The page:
Northeastern states of India are collectively known as the ‘Seven Sisters’ which was named in 1972. The Seven Sisters comprise Assam, Arunachal Pradesh, Mizoram, Meghalaya, Manipur, Nagaland and Tripura, with the addition of Sikkim as the 8th state in 1975. All the states have their unique and awe-inspiring facts. Northeastern states have vibrant cultural heritage, the powerhouse of natural resources, full of diversity, astounding architecture, picturesque landscapes, multi-colored festivals and many more. In spite of all of these, North Eastern states have been looked upon as an obscure land, unexplored, isolated culturally, regionally and geographically. The states having a rich reservoir of natural resources come with outstanding facts and attributes which are hardly known to the rest of India. We hope the listed lesser known facts can change the mindset of the people who have the aforementioned false beliefs.
North-Eastern part of India is a “Dowry Free Zone”
In India, the dowry system has been an inevitable part of the rituals, customs and traditions. Having a girl child is like a curse for them owing to the prevalence of dowry system. One interesting fact is dowry system has never been a part of the culture of North-East India, be it Meghalaya, Manipur, Mizoram, Arunachal Pradesh, Nagaland, Sikkim, Tripura or Assam.
Sikkim is India’s first fully organic state. The state has implemented organic practices on around 75,000 hectares of agricultural land.
The World’s tallest girder railway bridge is being built in Manipur. The Bridge will have a height of 141 metres which is roughly twice as high as Qutab Minar. The tallest girder bridge is a part of the forthcoming 111-kilometres long Jiribam-Tupul-Imphal railway line.
The cleanest village in Asia is in the Northeastern state of India. Mawlynnong village in Meghalaya is a small village that attracts global fame for being the cleanest village in Asia.
Mizoram and Tripura are among the states with the highest literacy rates in India as per 2011 census. Mizoram and Tripura attained 91.58 and 87.75 per cent literacy rates respectively in the census.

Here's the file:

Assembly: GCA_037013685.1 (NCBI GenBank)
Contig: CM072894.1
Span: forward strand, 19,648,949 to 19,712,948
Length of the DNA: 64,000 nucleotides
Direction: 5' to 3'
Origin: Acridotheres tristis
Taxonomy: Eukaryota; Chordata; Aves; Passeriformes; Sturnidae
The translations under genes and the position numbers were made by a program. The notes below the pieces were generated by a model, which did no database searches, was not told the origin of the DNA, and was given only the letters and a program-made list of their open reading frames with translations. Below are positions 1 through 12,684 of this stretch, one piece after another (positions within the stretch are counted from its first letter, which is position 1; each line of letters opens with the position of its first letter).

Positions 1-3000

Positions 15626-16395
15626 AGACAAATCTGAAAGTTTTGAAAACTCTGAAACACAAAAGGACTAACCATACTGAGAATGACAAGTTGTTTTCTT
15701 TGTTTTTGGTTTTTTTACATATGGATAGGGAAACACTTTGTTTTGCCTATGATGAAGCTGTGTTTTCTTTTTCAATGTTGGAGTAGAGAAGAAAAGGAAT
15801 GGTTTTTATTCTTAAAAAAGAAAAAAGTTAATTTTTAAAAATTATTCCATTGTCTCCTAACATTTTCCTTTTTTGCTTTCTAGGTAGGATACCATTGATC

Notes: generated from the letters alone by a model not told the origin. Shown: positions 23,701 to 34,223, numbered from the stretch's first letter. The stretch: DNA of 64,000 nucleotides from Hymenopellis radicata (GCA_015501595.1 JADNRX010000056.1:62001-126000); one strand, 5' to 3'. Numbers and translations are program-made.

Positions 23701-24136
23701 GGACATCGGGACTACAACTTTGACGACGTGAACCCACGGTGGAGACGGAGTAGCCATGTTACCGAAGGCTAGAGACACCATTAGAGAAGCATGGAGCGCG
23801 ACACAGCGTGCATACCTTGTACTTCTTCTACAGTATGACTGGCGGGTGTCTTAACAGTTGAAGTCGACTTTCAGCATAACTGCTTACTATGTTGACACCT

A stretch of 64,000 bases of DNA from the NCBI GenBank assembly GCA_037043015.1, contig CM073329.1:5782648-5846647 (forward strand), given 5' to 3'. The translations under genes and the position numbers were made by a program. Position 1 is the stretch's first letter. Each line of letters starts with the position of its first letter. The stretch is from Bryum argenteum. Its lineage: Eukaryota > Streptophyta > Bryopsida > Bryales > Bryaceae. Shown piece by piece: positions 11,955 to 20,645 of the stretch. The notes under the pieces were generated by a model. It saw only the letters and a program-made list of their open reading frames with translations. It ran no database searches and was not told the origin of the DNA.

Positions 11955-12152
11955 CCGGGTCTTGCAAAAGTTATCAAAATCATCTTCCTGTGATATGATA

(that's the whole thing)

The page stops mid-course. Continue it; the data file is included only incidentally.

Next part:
One of the rivers in India which have been referred to as the cleanest river in the country is Dawki river but the actual name of the river is Umngot river. The water of the river is so clear and it looks like a surface of crystal glass. The hidden fairyland which is also known for its green river is in Meghalaya.
The Dhola–Sadiya Bridge, also known as the Bhupen Hazarika Setu is the longest bridge in India. The bridge, measuring 9.15 kilometres in length is the first permanent road connection between the eastern Arunachal Pradesh and northern Assam.
Keibul Lamjao National Park is the only floating park in the world. The park is floating on the surface of ‘Loktak Lake’ which is the largest freshwater lake in India. A popular folk form of wrestling known as Mukna is also originated from Manipur.
The wettest region in the World is in the state of Meghalaya in Northeast India. Mawsynram village is the world’s wettest place with an average rainfall of about 12000 millimetres. Meghalaya means ‘the abode of the clouds’ in Sanskrit. Among the communities, Khasi is one of the rare communities in the state to practice matrilineal descent where wealth is inherited from mother to daughter.
Majuli is the largest river island in the world situated in Jorhat district of Assam. The island covers an area of 352 square kilometres, is in the Brahmaputra river.
Northeast India has the oldest advanced oil refinery in the world. Digboi oil refinery in the town of Tinsukia district of Assam was set up in the year 1901. It is also referred to as the Oil City of Assam.
The smallest (inhabited) river island in the world, Umananda is also located in Assam. The island is also called ‘Peacock island’.
Meghalaya is the only place in the world where you can find living root tree bridges. The bridges formed by the aerial roots of the Rubber fig tree make this a prime destination of the state to lure visitors. UNESCO has recognised the living root bridges as a ‘Heritage site’.